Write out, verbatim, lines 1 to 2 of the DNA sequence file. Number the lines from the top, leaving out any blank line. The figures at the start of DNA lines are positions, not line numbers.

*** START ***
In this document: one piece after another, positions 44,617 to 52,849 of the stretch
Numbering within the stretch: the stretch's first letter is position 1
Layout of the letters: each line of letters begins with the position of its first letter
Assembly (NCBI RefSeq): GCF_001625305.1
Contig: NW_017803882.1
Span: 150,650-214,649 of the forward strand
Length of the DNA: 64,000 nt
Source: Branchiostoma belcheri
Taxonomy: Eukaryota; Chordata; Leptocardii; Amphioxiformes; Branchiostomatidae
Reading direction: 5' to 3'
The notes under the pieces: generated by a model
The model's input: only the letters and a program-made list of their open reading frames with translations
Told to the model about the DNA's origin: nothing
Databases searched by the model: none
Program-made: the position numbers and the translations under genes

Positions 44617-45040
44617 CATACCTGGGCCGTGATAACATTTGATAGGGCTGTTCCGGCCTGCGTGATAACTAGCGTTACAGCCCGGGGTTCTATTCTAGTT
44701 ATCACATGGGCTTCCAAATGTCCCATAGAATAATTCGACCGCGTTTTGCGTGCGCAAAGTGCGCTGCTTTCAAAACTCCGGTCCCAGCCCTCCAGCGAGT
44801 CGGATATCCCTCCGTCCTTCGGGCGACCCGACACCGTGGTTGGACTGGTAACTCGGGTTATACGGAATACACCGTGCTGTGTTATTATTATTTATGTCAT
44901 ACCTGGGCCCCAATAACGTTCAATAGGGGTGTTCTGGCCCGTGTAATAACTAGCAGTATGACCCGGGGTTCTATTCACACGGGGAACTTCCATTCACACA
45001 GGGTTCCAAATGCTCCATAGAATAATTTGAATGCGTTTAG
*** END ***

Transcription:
In this document: one piece after another, positions 44,617 to 52,849 of the stretch
Numbering within the stretch: the stretch's first letter is position 1